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    • @jjclay Being based in the UK I’m used to the international boards - this is the first time I’ve come across a US 120V board. They’re are a number of differences in the layout and components.   I replaced the fuse with an exact match to the original (and what is stated on the board). 2.5A 250V.   The voltage converter I’m using is brand new and the 120V output checked out just now.   All the resistors you mentioned I check all gave the same reading on the multimeter so I assume we can rule those out.   I did a good job with the soldering and reflowed the usual places that can suffer from dry/cracked joints.   This is all helpful though - I’m learning! Pictures of the front and back of the board attached.  
    • Completely enjoying this journey and the creative solutions...particularly liked the Hot Sauce approach. ;-). Thank you for sharing.   @bibilit thank you for the Vanish recommendation. I believe (but could be mistaken) that in the USA/Canada that powder is called Resolve Oxi Action (in-Wash Powder Stain Remover). I am curious what are the main ingredients in your Vanish powder?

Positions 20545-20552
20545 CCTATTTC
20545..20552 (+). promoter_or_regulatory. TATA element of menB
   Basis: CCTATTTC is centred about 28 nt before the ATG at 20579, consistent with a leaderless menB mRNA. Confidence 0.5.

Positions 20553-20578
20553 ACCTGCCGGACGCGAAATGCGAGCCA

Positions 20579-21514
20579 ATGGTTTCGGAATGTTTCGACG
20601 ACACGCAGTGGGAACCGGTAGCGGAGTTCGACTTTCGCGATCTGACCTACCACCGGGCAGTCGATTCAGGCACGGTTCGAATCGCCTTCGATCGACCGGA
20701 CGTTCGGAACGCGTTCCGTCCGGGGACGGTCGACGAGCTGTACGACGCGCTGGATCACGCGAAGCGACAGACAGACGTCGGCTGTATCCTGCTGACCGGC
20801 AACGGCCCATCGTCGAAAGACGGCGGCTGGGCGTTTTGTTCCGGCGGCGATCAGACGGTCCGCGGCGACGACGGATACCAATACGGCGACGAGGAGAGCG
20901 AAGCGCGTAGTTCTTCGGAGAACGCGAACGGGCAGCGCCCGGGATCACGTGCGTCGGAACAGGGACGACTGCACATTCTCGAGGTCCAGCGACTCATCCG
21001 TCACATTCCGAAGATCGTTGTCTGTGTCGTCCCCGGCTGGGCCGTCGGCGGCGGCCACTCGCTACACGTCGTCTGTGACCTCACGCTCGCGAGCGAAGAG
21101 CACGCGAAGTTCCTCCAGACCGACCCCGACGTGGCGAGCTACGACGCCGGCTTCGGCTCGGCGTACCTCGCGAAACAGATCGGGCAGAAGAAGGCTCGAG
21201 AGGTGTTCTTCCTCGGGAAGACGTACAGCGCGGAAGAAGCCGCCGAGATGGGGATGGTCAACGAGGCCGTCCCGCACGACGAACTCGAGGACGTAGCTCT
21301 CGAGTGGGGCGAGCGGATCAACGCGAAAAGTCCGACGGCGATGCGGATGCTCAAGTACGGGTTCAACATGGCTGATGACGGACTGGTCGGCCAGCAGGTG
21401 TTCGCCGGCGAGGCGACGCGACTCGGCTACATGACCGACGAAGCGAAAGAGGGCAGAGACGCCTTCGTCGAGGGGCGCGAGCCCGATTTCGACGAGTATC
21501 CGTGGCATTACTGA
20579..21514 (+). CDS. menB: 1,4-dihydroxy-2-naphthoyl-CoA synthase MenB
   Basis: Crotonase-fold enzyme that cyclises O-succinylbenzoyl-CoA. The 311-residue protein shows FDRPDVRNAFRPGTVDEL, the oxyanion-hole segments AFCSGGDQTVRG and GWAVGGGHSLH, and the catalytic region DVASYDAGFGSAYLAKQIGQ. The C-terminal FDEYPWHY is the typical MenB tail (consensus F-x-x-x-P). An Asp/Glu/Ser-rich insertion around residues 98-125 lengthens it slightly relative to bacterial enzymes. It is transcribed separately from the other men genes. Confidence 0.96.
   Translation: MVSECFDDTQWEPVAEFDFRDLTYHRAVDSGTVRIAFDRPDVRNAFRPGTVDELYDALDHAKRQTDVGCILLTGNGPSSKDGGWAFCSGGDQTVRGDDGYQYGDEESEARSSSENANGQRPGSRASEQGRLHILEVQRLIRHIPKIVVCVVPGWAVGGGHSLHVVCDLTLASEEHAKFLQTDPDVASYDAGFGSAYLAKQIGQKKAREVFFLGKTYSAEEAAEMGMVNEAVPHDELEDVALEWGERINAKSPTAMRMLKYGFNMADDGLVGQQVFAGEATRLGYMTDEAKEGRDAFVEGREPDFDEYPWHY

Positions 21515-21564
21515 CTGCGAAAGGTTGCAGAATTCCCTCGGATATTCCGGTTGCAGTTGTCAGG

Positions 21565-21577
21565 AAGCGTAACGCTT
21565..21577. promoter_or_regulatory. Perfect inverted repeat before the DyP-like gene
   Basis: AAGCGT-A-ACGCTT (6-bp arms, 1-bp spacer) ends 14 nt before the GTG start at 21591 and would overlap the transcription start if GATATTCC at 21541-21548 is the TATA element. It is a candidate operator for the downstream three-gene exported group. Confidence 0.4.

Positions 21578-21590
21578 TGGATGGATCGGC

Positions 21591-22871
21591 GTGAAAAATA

• Ah cool; so  copy /b high1.bin + high2.bin combined_hi.bin copy /b low1.bin + low2.bin combined_lo.bin or for *nix cat high1.bin high2.bin > combined_hi.bin cat low1.bin low2.bin > combined_lo.bin Burn to a pair of 27256 EPROMs and enjoy? Sounds easy enough.
    • They've been on Mac GUI Vault for a few years: Twiggy Mac prototype ROM   I also did some write-ups back in 2014, investigating the file format and ROM: Twiggy Mac ROM disassembly Report on Twiggy Mac disks     It isn't necessary to have the adapter. You can merge the contents into a Hi and Lo ROM as used on the production Macintosh board. Some people have already done it a few years ago with the newer Twiggy ROM version.
    • As a side note, does anyone have a schematic of the ROM adapter? If the ROM gets released I might burn it to some real ROMs and throw it in my retail Mac 128 for a laugh  
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